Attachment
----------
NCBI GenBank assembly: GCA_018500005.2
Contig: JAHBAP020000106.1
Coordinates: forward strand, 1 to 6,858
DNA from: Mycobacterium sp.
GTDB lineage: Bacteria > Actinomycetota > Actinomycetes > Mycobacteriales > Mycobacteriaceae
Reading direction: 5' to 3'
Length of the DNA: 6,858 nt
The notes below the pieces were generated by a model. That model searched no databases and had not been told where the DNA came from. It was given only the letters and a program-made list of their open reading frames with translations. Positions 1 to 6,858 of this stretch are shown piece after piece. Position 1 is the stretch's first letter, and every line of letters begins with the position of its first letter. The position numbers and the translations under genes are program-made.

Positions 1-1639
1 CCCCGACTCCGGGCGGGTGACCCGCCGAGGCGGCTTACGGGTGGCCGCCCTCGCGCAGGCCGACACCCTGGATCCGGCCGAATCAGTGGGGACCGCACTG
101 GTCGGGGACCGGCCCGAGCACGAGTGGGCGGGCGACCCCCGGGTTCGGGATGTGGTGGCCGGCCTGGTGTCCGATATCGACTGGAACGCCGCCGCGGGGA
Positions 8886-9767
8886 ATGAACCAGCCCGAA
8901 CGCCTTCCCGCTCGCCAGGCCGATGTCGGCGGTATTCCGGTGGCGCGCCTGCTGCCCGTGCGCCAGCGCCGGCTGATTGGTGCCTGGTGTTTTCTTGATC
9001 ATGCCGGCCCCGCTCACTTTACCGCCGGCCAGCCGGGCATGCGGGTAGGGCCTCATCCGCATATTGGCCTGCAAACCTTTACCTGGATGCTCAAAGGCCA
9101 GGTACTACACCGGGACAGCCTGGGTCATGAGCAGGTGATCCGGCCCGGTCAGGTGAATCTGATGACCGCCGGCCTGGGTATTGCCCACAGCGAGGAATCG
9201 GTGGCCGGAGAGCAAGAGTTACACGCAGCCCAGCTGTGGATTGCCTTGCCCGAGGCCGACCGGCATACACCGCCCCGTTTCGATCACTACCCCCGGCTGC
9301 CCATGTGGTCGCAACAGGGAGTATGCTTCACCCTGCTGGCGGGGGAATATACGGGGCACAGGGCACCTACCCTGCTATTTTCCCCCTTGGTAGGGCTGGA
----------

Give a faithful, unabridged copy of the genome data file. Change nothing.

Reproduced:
NCBI GenBank assembly: GCA_018500005.2
Contig: JAHBAP020000106.1
Coordinates: forward strand, 1 to 6,858
DNA from: Mycobacterium sp.
GTDB lineage: Bacteria > Actinomycetota > Actinomycetes > Mycobacteriales > Mycobacteriaceae
Reading direction: 5' to 3'
Length of the DNA: 6,858 nt
The notes below the pieces were generated by a model. That model searched no databases and had not been told where the DNA came from. It was given only the letters and a program-made list of their open reading frames with translations. Positions 1 to 6,858 of this stretch are shown piece after piece. Position 1 is the stretch's first letter, and every line of letters begins with the position of its first letter. The position numbers and the translations under genes are program-made.

Positions 1-1639
1 CCCCGACTCCGGGCGGGTGACCCGCCGAGGCGGCTTACGGGTGGCCGCCCTCGCGCAGGCCGACACCCTGGATCCGGCCGAATCAGTGGGGACCGCACTG
101 GTCGGGGACCGGCCCGAGCACGAGTGGGCGGGCGACCCCCGGGTTCGGGATGTGGTGGCCGGCCTGGTGTCCGATATCGACTGGAACGCCGCCGCGGGGA
Positions 8886-9767
8886 ATGAACCAGCCCGAA
8901 CGCCTTCCCGCTCGCCAGGCCGATGTCGGCGGTATTCCGGTGGCGCGCCTGCTGCCCGTGCGCCAGCGCCGGCTGATTGGTGCCTGGTGTTTTCTTGATC
9001 ATGCCGGCCCCGCTCACTTTACCGCCGGCCAGCCGGGCATGCGGGTAGGGCCTCATCCGCATATTGGCCTGCAAACCTTTACCTGGATGCTCAAAGGCCA
9101 GGTACTACACCGGGACAGCCTGGGTCATGAGCAGGTGATCCGGCCCGGTCAGGTGAATCTGATGACCGCCGGCCTGGGTATTGCCCACAGCGAGGAATCG
9201 GTGGCCGGAGAGCAAGAGTTACACGCAGCCCAGCTGTGGATTGCCTTGCCCGAGGCCGACCGGCATACACCGCCCCGTTTCGATCACTACCCCCGGCTGC
9301 CCATGTGGTCGCAACAGGGAGTATGCTTCACCCTGCTGGCGGGGGAATATACGGGGCACAGGGCACCTACCCTGCTATTTTCCCCCTTGGTAGGGCTGGA